Then her luck strengthened. “I met a local man,” Gary See, Sr., who become “the love of my life,” she said. “He’s been there through my darkest hour, and been my shining light.” Between them, they now have 10 children, 13 grandchildren, and more greatgrandchildren. “And when I got sick every one of them stepped up to help.”
After the 2012 recession shut down the American Woodmark plant where the Baltimore transplant had worked for more than a decade, her daughters suggested that “I ought to take a couple of college classes. I laughed at them. People my age don’t go to college, I told her, they get ready for social security.”
But when See attended a hooding ceremony that honored her daughter-in-law Brandi’s master’s degree in Social Work, she “was shocked at the different ages graduating school. And I thought I might be able to do this.”
“I had finished up my treatments, and I felt I was doing good, and thought now is the best time to do it.” And she enrolled at Eastern in the spring of 2013.
After she started college, and even while remaining cancer-free, “complications of radio and chemo” sent See “back to the hospital several times.” On those occasions, her family would bring course and study materials to her hospital room, “and I spread everything out on my hospital bed and did my work.
“The nurses often said to me, ‘Don’t you think you’ve done too much today?’” Even in the hospital all that time, See said, she never missed an assignment.
Despite all that dedication, “At first, Mom didn’t think it would be her thing,” Granese reflected. Before she started at Eastern as a 54-year old woman surrounded by mostly younger students, See had worried how they might treat her. She discovered that the life experience her years embodied gave her a special status.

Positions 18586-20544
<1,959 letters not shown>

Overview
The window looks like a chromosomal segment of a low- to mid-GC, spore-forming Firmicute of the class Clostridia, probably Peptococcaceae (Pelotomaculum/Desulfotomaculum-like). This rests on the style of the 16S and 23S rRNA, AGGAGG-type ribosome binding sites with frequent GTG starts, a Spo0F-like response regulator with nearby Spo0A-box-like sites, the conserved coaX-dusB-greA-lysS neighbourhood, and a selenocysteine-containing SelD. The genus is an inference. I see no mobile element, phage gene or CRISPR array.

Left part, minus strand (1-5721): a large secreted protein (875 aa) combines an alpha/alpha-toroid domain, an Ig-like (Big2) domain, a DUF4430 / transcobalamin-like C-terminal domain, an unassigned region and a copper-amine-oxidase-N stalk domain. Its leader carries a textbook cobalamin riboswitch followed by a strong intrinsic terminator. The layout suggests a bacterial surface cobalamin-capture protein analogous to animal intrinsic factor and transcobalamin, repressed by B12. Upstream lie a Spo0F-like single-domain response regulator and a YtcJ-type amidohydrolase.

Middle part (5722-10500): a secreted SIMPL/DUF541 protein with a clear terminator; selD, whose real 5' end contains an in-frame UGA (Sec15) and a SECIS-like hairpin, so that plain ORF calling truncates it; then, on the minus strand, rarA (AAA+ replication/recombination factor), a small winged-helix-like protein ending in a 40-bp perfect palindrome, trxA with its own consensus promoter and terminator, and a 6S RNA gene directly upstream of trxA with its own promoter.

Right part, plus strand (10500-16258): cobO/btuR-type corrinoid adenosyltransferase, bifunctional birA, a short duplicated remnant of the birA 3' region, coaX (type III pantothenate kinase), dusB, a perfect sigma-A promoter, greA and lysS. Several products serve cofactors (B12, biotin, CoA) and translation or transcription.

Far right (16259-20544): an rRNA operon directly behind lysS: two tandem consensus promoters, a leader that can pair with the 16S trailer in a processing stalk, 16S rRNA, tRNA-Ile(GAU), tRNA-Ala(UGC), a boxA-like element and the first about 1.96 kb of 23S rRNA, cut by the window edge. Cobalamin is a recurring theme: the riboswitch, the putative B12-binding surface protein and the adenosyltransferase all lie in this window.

“Once Lizzy and I took a history class together, and a lot of the things we learned about, I’d lived through them. I lived through the Martin Luther King riots (after his assassination). At that time, around here in West Virginia, it was quiet. But in Baltimore it wasn’t very quiet: I could stand outside my home and see Baltimore City burning,” See recalled.
“The kids in the class would ask questions about what I went through,” she said, “and instead of treating me like an old lady, they were really cool about it.”
Granese also appreciated the mix of students at Eastern. “At a community college, you’re not just going to school with kids just out high school. You’re also with students old enough to be your parents.”
That “diversity, students of all ages – it’s a way better experience,” she pointed out, “because you’re learning not only intellectually with them, but from the things they’ve had to do in their lives. And that helped me pave the way for the decisions I’ll have to make.”
Going to college with her daughter “was fun,” See said. “You don’t really know your kids until you’re around them with their friends and see how they act.”
For Granese, “it was definitely a good thing. It’s helped our relationship to grow, to be there for each other. I always did better in math, and she did better in English, so we were able to help each other out. And now she’s been able to excel in this area, so she doesn’t have to limit herself.”